Eby's Mill Timber Stand Improvement Project
Have you been to Eby's Mill Wildlife Area lately?
There's a project happening called, Timber Stand Improvement, or TSI. TSI occured as part of an ongoing management plan to promote the healthy growth and regeneration of a hardwood forest. Jones County Conservation is specifically working to provide relief to valuable species including oak, hickory, and walnut by removing shade tolerant understory trees, such as maple, hackberry, aspen, and basswood. Thinning and removing these species frees up resources in the soil and sunlight real estate in the canopy for the more desirable black walnut, white oak, and shagbark hickory, for example. This process is similar to pulling weeds from your garden; removing competition from around the vegetation that you want to grow and produce as much as possible. And much like a garden, in several years when the trees have fully matured, they too can be harvested.
This management plan is a continuation of work that had been done over many, many years under the previous ownership: the Arnie Bruggeman family. They managed much of the land for the same species, thinning the woods from year to year to reduce competition, harvesting when acorn and nut crops are high, replanting and so on. They even developed a simple method of harvest and regeneration, known to many as the Bruggeman Method.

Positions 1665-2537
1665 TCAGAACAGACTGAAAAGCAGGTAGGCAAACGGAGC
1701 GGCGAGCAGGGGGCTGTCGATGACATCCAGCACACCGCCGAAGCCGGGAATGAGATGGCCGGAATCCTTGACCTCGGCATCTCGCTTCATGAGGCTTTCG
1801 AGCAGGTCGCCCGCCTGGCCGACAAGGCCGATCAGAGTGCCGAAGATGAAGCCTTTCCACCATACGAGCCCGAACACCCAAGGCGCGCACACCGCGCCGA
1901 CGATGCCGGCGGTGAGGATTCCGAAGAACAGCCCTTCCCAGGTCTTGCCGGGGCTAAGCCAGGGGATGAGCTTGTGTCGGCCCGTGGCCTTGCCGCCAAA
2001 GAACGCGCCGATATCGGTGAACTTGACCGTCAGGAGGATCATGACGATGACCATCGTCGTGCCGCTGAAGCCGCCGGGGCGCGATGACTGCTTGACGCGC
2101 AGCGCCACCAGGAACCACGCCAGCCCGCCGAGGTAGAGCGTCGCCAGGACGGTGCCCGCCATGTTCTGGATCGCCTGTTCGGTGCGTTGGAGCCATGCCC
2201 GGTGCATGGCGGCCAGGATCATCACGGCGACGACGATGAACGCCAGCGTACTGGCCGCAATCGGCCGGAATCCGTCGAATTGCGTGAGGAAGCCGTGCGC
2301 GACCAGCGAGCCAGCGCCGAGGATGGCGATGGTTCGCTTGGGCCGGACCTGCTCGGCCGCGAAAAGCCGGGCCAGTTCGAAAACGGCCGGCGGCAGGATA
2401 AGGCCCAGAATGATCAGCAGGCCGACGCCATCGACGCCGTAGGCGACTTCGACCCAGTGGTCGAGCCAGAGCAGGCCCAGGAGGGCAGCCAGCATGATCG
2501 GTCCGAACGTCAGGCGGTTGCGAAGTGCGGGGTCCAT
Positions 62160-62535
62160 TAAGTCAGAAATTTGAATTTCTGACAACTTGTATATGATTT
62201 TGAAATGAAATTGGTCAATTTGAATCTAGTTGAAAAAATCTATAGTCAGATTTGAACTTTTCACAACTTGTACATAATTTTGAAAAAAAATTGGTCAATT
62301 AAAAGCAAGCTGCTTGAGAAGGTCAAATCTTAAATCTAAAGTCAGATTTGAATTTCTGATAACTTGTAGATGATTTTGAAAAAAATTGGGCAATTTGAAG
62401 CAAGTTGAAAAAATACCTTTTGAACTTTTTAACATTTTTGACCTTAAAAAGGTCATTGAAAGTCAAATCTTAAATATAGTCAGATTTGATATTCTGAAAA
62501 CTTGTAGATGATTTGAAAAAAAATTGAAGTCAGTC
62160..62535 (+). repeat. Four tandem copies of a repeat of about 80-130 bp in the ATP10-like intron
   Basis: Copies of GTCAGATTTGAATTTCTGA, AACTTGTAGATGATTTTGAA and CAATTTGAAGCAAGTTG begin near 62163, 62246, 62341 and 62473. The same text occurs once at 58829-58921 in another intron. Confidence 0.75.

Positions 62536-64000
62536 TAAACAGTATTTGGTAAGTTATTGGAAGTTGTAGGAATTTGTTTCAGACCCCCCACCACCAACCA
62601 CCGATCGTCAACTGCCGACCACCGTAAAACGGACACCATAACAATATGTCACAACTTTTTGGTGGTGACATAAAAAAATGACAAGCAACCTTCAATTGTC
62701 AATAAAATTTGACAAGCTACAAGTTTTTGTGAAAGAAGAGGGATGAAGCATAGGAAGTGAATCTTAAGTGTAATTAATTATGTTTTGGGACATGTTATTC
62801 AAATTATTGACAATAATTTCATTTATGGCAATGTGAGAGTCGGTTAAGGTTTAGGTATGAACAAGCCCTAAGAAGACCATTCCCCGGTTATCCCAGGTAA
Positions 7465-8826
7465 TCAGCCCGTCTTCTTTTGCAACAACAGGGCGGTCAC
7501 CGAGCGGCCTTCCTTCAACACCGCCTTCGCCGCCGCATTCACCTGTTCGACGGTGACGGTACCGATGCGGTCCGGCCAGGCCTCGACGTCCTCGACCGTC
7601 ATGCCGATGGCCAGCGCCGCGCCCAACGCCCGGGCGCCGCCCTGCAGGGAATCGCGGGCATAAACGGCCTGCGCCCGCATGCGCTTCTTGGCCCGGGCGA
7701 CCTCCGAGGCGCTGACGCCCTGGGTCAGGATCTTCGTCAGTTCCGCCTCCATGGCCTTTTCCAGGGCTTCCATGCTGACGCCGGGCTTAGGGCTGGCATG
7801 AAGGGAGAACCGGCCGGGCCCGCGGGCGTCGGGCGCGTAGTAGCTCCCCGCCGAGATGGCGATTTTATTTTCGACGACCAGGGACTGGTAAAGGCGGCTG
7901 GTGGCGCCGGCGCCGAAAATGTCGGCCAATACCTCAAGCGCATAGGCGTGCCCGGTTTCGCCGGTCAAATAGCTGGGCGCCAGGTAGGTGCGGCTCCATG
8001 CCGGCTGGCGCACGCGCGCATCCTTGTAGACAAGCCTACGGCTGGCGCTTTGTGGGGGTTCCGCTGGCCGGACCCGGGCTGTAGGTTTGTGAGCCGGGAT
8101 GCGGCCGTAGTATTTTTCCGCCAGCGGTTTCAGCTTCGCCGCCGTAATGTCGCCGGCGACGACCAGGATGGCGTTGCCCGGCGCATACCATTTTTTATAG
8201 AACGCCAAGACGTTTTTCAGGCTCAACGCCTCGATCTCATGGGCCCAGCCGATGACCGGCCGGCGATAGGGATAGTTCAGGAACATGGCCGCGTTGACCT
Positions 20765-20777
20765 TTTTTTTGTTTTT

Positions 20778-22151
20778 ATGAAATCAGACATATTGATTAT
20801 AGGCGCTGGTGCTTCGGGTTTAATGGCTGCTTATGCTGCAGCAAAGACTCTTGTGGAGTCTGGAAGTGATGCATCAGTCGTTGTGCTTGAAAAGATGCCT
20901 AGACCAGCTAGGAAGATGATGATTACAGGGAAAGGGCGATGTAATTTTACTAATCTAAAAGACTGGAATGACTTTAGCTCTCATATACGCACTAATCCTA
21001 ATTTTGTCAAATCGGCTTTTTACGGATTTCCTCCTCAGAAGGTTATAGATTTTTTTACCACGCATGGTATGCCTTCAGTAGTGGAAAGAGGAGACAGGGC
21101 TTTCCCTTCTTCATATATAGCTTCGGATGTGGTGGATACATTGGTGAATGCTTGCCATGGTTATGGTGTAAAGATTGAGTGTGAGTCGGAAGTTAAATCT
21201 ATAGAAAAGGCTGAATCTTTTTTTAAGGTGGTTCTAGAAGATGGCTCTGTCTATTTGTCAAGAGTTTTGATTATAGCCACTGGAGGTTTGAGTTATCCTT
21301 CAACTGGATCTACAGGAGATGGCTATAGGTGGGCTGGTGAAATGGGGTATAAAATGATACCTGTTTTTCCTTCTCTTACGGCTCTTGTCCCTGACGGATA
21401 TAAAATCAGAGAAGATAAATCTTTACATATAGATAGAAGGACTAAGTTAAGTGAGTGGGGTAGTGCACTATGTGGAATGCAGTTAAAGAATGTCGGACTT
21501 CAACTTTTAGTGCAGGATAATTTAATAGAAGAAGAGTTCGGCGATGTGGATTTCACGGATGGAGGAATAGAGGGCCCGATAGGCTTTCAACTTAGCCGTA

If you were to visit Eby’s Mill at any time during these long-term management activities, you may not even notice we completed some of these large sections unless you have a keen eye. This is because rather than cutting and felling entire trees, we are instead girdling trees we want to remove. Girdling trees involves taking a chainsaw to the base of the tree, about three to four feet up from the ground and cutting a ring around the tree 1-inch or more into the bark. Herbicide can be sprayed on the cut as well, but this effectively cuts off the trees abilities to move nutrient up and down the trunk between the leaves and the roots, killing the tree. The advantage to this method is that the tree can be left standing and die in place. Dropping each tree, we are removing would otherwise generate a very noticeable tangle of dead wood throughout the landscape. A standing dead tree still frees up a great deal of space in the canopy, it frees up nutrients in the soil bed; and even becomes a habitat tree for many insects, mammals, and birds to utilize for years to come until it eventually breaks down and collapses on its own.
Given the size of Eby’s Mill Wildlife Area, approximately 525 acres, Jones County Conservation is tackling these improvements in sections roughly 50-100 acres at a time. Thinning acres of trees take a lot of time, especially with small crews. This past season alone over 20,000 trees were cut. Cutting sections will make thinning goals attainable, but will also help reduce the amount of overall disturbance to Eby’s Mill over the next few years. Each season Jones County Conservation will continue to move to new sections and will stick to winter season cuttings. While this unfortunately means a section, each season might be occupied during hunting seasons, this timing reduces the likelihood of spreading any tree infecting fungus from damaging the woods or disturbing active nesting species of critical wildlife.
These management practices are expected to continue for the next several years to maintain a healthy population of these valuable hardwood species. We look forward to watching Eby’s Mill Wildlife Area woodlands mature and continue to foster a variety of use by visitors and wildlife alike.